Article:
Use the proxy API to proxy web requests. You can use the proxy.onRequest event listener to intercept web requests, and return an object that describes whether and how to proxy them.

The advantage of the proxy.onRequest approach is that the code that implements your proxy policy runs in your extension's background script, so it gets full access to the WebExtension APIs available to your extension (including, for example, access to your extension's storage and networking APIs like dns).

Apart from this API, extensions can also use the browserSettings.proxyConfig property to configure global proxy settings.

Google Chrome provides an extension API also called "proxy" which is functionally similar to this API, in that extensions can use it to implement a proxying policy. However, the design of the Chrome API is completely different to this API. Because this API is incompatible with the Chrome proxy API, this API is only available through the browser namespace.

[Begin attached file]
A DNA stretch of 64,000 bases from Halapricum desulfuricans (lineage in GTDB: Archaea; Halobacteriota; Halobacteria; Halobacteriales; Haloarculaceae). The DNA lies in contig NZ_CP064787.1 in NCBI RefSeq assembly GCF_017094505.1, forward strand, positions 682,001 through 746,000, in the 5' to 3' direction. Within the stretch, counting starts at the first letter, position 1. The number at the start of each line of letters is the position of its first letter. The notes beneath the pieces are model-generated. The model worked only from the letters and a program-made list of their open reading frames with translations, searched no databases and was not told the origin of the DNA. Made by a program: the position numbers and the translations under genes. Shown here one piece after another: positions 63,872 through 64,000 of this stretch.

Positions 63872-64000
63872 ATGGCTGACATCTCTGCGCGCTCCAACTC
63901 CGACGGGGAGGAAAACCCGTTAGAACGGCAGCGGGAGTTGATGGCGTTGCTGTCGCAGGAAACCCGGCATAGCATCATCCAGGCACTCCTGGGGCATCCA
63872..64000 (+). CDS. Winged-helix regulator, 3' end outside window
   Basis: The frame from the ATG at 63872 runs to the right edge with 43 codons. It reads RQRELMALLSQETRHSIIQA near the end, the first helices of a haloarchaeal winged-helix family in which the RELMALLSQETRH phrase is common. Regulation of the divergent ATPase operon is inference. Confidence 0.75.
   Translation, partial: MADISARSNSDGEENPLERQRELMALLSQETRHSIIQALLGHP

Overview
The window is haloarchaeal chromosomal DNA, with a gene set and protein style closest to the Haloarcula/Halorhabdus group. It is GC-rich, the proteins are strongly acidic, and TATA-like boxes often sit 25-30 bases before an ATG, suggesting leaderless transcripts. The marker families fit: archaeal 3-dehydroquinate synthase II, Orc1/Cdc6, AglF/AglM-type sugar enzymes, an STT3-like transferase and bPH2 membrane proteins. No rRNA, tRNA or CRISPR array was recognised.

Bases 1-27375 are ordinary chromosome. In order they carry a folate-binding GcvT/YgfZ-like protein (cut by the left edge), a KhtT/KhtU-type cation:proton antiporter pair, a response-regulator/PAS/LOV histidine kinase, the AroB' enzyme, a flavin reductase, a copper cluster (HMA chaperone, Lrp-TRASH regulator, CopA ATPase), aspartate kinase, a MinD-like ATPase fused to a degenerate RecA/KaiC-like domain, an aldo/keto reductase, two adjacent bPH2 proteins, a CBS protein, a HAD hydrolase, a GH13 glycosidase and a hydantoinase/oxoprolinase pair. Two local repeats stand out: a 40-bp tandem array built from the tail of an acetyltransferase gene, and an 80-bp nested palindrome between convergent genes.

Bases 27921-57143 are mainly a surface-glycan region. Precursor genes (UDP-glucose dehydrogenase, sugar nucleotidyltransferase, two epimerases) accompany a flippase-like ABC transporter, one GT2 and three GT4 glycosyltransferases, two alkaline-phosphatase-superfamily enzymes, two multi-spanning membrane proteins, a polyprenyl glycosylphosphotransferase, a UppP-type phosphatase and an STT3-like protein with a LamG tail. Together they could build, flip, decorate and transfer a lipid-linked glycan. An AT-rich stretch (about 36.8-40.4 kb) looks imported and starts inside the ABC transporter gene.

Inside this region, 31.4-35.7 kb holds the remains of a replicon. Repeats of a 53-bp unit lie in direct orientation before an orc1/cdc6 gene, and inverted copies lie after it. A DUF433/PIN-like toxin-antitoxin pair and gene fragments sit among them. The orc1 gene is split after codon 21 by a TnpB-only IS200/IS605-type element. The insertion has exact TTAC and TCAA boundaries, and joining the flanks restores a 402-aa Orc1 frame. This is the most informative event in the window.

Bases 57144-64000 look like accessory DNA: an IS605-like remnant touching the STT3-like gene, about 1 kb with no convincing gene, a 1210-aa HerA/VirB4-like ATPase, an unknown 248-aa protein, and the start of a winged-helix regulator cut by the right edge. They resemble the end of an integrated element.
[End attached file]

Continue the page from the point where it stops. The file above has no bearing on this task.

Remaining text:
To use this API you need to have the "proxy" permission. Also, where you want to intercept requests, you also need host permission for the URLs of intercepted requests.



Describes a proxy.


Contains information about a web request that the browser is about to make.



Get and set proxy settings.


Warning: You should not use these methods (proxy.register() or proxy.unregister()) to register and remove an extended Proxy Auto-Configuration (PAC) file. They were deprecated in Firefox 68 and removed in Firefox 71.


Registers the given proxy script.


Unregisters the proxy script.



Fired when the system encounters an error running the PAC script or the onRequest listener.


Fired when a web request is about to be made, giving the extension an opportunity to proxy it.

Example extensions

Browser compatibility

BCD tables only load in the browser